XINHUA/Indonesia's reform hampered, but still moves ahead
By Mulyanda Djohan
JAKARTA, March 29 (Xinhua) -- The hope is high that the Indonesian government led by re-elected President Susilo Bambang Yudhoyono could continue to push for reform plans, although the progress may not run as smoothly as expected.
A strong support from parliament, as his Democrat Party has formed a coalition and control over 70 percent seats, is expected to help pave the way for the president to implement his policies to boost gross domestic product, reduce poverty and unemployment, and boost investment climate in the country with over 230 million population.
Yudhoyono has been hailed by investors and international communities for his success to create stability, strong economic fundamental, overhaul legal institutions, bureaucracy and crack down corruption in the Southeast Asia's largest economy.
However, the president's cabinet must face an attack on a bailout case of a small bank, Bank Century, and must involve in the settlement of the controversial conflict between the police and the anti-corruption watchdog, which may cause social unrest.
The case may hamper the government's concentration to boost infrastructure as an effort to increase economic efficiency to raise competitiveness during the implementation of some free trades with several foreign countries.
The president must face and counter the accusation from opposition that his party has used some of the 6.7 trillion rupiah (some 730 million U.S. dollars) bailout funds for his presidential campaign.
Besides, he must defend two of his top reformers in the cabinet, Vice President Boediono and Finance Minister Sri Mulyani Indrawati from demand for their resignation. The approval of the two reformers on the rescue funds in 2008 has been considered illegal by the parliamentary inquiry team, although they have explained that the decision aimed at preventing the country from the deepening impact of the global crisis.
Analysts have warned that the resignation of the two reformists may disappoint investors and market.
The bailout case seems to end the coalition formed by the president's Democrat Party, as most of coalition partner supported Democrat Party's final recommendation at the parliamentary inquiry team. It may lead the president to reshuffle his cabinet.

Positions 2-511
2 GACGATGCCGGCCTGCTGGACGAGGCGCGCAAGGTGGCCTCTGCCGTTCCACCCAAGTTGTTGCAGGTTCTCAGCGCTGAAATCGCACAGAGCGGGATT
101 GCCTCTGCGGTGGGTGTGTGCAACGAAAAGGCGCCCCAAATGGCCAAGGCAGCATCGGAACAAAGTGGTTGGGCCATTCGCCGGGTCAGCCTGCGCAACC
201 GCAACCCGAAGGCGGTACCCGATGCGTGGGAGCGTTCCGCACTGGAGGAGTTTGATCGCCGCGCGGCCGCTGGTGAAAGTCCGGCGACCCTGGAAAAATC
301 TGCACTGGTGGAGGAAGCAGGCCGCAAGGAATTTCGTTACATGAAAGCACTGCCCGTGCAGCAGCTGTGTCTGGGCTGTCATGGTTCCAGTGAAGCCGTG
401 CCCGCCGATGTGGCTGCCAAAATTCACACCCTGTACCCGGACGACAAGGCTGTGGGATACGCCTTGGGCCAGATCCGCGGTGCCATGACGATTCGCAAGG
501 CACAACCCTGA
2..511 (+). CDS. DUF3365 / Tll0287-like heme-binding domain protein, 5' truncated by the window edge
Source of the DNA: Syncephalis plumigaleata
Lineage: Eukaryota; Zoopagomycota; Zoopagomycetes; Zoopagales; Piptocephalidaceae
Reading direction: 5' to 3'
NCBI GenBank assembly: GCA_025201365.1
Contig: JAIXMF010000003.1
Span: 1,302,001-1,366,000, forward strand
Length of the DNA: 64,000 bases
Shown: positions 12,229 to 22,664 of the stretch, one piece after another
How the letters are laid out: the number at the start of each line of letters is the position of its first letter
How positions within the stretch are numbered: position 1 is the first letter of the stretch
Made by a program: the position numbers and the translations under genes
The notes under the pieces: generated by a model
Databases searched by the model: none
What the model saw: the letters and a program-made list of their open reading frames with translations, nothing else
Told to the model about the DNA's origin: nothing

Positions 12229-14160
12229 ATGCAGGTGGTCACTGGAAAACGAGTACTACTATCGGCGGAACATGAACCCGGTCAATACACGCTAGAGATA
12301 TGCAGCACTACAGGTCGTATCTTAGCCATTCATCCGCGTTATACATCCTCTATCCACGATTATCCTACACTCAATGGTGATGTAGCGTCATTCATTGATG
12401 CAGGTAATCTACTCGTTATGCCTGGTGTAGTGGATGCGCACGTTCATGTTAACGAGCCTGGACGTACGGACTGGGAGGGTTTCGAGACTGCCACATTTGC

Recently, a new case which is expected to be able to crack down the massive corruption in police has appeared. A senior police officer has made a testimony to media over the mafia case which involve bribery among the top police officers and those in tax office.
This case is hailed by the public thank to Indonesia's press freedom and public courage to express their support on the truth, which are much different from that of at the 32-year-era of dictator former president Soeharto.
Many expect that such case would be a momentum to clean the police institution, which has made a tremendous success in fighting terrorism in the country institutions, and the tax office, in which graft is still the main obstacle in creating favorable investment climate.
Under President Yudhoyono's administration since 2004 scores of officials from lawmakers to active central bank governor have been sent to jail and undergone legal process for corruption charges, the first ever in the history of the nation.
Investors expected him to continue and strengthen his policies at his second term.
But, President Yudhoyono's clean government reputation could be destroyed should the court find later the that some of the bailout funds is proven to have been used for his presidential campaign.
The success of Indonesia's reform has led Fitch and Moody rating investors to raise Indonesia investment grade recently to one notch under investment grade.
The Indonesian finance minister recently said that she was optimistic that the grade may jump to investment grade within one year. Fitch advised Indonesia to boost monetary and fiscal policies to lift the grade.